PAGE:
The Colonne Vendome in Paris
There was once an equestrian statue with King Louis XIV that was on display in the centre of the square of Place Vendome, which was to honour the king and commemorate his victories, however King Louis XIV never lived long enough to see this happen.
But even though the statue was in place from when the Place Vendome was finally completed, it was eventually brought down and destroyed during the French Revolution, which is when the history of Paris changed and many monuments in Paris were destroyed, plundered and numerous artefacts were lost forever.
The story definitely does not end there though, as in 1800 a decision was made to erect a column in the place of the original statue in the centre of the square, but this never got started.
However, even though the idea of a column to glorify different French military victories never took place then, Napoleon Bonaparte also had the same idea of a column and he actually wanted to bring the Trajan Column from Rome so that this monument could be erected in the Place Vendome square.
You can probably imagine some of the objections and discussions that took place and this never actually happened, but Napoleon was very much into commemorating the victories of his armies in grand ways, and that is why he even commissioned the Arc de Triomphe to be constructed.
And even though there was opposition to building the Trajan column, there was still a column erected at the centre of Place Vendome in order to commemorate the victory of France at the Battle of Austerlitz.
Therefore, the column was first known as the Colonne d’Austerlitz, which was modelled on the Trajan Column in Rome and the bass relief bronze plates on the column were made from the cannons that had been taken from the victories in Europe including at the Battle of Austerlitz.
Now, the plates themselves were designed by numerous different sculptors that included Francois Rude and Louis Simon Boizot and on the top of the column there was a statue of Napoleon without any hat, as he was decorated with laurels and holding a sword, just like a Roman emperor and the Colonne d’Austerlitz was an impressive 44 metres high.
Apparently, some people tried to remove the statue of Napoleon at one point, but they never managed the task, however, after the Bourbon restoration the statue itself on top of the column was pulled down.
Then the bronze from this statue was melted down and was re-cast in to another statue which is now located on the Pont Neuf bridge, which goes across the River Seine and is the oldest bridge you can get to see today, yet a replacement statue of Napoleon Bonaparte was also created.
It was King Louis Philippe that had the statue of Napoleon created and erected in place of the original in the late 1830s, which this time saw him wearing a hat and more modern attire than that of the previous statue and was re-named the Colonne de la Victoire, or Victory Column.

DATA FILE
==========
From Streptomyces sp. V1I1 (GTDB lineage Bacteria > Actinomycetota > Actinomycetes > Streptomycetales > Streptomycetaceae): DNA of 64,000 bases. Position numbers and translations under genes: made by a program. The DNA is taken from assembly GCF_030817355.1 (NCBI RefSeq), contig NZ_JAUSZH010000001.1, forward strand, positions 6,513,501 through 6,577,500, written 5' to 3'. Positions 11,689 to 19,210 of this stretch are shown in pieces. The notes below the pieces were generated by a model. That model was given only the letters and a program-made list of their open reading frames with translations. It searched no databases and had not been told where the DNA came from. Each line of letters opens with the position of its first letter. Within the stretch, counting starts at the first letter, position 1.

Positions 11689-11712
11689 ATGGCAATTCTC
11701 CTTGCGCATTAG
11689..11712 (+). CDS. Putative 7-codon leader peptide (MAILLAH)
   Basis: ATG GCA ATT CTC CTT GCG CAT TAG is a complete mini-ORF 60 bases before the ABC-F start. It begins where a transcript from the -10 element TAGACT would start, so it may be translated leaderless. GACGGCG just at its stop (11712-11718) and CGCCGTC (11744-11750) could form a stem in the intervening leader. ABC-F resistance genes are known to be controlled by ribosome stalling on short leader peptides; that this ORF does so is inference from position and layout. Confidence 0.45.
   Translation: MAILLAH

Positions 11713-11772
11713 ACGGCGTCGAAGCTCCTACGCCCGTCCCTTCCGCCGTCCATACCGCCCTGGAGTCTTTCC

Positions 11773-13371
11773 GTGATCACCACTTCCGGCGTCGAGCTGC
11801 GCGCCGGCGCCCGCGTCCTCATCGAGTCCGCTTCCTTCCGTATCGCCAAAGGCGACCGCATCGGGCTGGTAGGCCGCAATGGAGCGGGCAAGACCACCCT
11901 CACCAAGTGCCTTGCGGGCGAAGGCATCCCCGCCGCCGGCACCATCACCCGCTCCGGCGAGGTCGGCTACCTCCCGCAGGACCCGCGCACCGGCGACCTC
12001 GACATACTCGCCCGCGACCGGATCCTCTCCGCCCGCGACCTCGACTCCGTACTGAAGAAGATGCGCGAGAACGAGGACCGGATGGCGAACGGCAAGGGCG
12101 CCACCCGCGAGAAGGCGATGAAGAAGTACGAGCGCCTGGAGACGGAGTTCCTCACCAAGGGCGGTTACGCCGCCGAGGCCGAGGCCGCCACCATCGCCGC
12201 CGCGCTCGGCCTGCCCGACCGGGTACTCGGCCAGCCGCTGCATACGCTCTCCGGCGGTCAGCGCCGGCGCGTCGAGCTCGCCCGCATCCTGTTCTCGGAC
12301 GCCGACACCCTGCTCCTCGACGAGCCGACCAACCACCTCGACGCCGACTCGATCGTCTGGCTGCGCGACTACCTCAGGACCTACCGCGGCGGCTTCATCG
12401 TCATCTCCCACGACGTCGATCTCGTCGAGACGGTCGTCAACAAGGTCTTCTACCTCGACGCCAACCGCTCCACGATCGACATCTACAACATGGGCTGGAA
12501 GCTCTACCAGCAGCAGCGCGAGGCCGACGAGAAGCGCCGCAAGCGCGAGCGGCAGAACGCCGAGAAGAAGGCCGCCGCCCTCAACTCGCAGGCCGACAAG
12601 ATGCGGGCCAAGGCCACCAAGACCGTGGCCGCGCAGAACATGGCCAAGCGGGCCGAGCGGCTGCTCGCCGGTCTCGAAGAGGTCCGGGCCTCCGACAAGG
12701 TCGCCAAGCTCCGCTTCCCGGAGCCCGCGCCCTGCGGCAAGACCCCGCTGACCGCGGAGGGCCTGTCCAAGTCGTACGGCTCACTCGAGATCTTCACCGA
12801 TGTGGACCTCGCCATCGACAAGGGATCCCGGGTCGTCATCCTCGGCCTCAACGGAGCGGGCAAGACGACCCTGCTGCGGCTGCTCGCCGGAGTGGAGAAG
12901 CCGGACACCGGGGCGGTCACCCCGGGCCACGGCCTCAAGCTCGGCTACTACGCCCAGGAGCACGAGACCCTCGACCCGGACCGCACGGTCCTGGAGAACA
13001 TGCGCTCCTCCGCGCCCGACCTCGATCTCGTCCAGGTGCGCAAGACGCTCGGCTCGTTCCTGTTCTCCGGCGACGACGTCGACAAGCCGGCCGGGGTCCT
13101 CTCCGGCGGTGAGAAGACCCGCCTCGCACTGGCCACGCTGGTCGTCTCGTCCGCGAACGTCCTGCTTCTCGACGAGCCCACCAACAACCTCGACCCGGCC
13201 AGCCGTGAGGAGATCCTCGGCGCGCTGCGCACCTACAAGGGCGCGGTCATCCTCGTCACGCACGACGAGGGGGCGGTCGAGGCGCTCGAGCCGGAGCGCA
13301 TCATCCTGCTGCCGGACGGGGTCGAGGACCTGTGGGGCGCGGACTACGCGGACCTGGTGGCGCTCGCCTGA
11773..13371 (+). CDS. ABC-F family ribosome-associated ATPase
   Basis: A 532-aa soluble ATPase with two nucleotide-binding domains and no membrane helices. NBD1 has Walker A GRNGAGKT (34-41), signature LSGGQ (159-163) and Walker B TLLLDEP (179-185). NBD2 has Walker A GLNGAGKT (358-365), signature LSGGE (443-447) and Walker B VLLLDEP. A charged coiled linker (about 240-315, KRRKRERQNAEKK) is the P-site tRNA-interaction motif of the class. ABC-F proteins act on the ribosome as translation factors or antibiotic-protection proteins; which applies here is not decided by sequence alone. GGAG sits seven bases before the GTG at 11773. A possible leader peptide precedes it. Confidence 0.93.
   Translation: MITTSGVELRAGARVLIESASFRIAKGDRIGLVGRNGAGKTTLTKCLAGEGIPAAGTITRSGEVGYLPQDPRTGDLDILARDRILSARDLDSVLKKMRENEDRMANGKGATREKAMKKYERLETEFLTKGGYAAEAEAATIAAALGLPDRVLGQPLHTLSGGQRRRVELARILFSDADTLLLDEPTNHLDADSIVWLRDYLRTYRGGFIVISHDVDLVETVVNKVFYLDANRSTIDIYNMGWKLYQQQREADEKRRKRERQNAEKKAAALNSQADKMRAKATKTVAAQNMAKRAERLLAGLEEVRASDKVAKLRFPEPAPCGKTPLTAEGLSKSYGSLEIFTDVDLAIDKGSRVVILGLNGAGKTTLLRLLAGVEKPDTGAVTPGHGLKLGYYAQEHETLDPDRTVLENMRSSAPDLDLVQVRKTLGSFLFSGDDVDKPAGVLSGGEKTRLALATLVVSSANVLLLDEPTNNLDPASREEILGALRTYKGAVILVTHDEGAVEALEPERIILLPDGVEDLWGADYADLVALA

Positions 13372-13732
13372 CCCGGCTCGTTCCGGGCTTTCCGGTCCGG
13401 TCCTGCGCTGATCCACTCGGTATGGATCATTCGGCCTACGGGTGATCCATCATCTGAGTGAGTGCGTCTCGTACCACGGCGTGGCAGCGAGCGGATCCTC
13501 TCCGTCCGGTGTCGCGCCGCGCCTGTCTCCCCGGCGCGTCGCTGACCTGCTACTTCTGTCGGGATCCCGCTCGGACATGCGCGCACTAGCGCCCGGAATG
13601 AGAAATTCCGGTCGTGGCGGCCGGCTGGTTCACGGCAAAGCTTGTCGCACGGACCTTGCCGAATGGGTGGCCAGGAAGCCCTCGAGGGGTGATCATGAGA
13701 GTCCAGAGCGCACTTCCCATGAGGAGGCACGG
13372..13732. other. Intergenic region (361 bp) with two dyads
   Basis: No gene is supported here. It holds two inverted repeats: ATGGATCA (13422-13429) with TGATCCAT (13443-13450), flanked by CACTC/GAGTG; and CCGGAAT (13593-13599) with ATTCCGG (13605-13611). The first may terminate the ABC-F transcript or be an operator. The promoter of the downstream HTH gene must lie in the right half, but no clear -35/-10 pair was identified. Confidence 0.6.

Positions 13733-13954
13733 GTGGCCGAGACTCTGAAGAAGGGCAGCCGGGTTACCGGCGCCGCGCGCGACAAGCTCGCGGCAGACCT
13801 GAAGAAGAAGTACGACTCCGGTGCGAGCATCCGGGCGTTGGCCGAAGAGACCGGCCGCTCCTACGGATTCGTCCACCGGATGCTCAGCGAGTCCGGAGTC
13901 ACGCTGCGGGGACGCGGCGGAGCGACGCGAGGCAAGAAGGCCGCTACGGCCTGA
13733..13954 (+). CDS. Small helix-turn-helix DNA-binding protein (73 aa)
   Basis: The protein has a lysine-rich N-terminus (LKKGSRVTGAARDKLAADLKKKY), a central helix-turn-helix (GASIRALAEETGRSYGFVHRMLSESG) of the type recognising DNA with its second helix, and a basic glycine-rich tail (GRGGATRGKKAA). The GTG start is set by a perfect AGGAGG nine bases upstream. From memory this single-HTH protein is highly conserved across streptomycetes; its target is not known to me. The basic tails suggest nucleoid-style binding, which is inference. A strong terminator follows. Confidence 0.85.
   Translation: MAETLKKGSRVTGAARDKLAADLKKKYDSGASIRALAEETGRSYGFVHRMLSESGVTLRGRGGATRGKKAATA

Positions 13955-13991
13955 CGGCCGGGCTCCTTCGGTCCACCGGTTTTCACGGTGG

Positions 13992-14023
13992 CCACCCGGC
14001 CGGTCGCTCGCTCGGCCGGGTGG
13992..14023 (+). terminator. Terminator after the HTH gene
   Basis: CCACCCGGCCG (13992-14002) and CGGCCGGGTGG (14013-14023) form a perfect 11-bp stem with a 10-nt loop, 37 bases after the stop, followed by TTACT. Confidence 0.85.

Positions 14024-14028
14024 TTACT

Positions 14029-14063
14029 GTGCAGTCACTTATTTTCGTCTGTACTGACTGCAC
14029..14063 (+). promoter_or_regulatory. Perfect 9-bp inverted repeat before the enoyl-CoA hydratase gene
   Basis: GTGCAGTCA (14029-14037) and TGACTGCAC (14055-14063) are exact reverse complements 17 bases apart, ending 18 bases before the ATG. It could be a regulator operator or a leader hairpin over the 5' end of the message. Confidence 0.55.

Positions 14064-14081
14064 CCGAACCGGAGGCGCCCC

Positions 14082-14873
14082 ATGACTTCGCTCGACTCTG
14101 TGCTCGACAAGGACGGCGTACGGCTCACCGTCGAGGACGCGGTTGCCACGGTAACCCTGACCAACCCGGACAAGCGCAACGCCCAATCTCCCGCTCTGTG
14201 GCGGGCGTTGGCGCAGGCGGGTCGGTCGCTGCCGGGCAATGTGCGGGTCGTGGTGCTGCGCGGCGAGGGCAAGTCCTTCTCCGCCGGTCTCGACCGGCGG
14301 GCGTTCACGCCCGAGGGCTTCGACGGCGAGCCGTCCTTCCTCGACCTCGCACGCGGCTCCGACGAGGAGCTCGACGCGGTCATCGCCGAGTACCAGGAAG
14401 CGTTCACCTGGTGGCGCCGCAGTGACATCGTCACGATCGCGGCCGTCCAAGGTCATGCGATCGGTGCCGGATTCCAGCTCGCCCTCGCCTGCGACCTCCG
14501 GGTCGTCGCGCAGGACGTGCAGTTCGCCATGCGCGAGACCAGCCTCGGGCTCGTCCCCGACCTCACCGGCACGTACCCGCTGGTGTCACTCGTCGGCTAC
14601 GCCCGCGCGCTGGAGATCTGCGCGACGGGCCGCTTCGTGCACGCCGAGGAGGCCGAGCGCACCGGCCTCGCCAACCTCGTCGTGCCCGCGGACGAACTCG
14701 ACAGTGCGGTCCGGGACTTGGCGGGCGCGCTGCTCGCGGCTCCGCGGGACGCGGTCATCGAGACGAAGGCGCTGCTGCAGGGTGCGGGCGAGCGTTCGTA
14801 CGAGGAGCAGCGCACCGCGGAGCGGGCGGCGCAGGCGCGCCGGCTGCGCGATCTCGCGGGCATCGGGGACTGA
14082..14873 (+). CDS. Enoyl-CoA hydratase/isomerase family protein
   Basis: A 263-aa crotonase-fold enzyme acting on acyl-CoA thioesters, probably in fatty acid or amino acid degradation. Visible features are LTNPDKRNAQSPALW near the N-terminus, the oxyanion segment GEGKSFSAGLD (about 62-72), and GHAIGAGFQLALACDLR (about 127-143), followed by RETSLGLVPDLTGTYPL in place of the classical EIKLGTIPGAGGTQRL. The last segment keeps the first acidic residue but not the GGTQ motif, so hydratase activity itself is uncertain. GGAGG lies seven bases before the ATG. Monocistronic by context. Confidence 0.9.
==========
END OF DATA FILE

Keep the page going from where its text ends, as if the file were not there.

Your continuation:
However, during the Paris Commune, the painter Gustave Courbet presented the idea that the column should be dismantled from the Place Vendome and re positioned at the Hotel des Invalides, because Napoleon had been the patron of Les Invalides, where war veterans resided.
The project submitted at the start of 1871 by Gustave Courbet was met with much disagreement and rejected, however, legislation by the government then passed to completely dismantle the Colonne de la Victoire later on in the same year.
But the good news is that the bronze plates were preserved and it was after the suppression of the Paris Commune, that the decision was made to rebuild this famous monument in Paris.
Yet because of the involvement of Gustave Courbet, he was the one to take the blame for the dismantling of the column in the first place and was ordered to pay the costs for rebuilding it, but unfortunately, he died before he could put any money towards the costs involved.
However, by the year 1874 the column was rebuilt in the centre of the Place Vendome with a copy of the original statue of Napoleon Bonaparte I dressed as a Roman emperor positioned on the top. Commissioned by Napoleon III, there was even an inner staircase, which could take you to the top of the column, that was now called the Colonne de la Grande Armee.
The same monument with a copy of the original statue can still be admired today and has now become known as the Colonne Vendome, but unfortunately for us, visitors are no longer allowed to climb the stairs inside the Vendome column.
Visiting Colonne Vendome Monument in Paris
As you have already no doubt read, this monument is located within the square in Paris called the Place Vendome, and you will find this in the 1st Arrondissement close to numerous tourist attractions including the Tuileries Gardens.
And due to its location, getting here via public transport in Paris is very easy, with the nearest Metro stations being the Pyramides stop serving lines 7 and 14, the Opera stop serving lines 3, 7 and 8, the Tuileries stop serving line 1 or the Concorde stop serving lines 1, 8 and 12.
Yet the nearest RER station called the Musee d’Orsay stop serves line C, but is actually across the River Seine and a fair walk away, however, some of the bus tours in Paris like the hop on and hop off service of l’OpenTour, also travel close by on one of their routes around the city.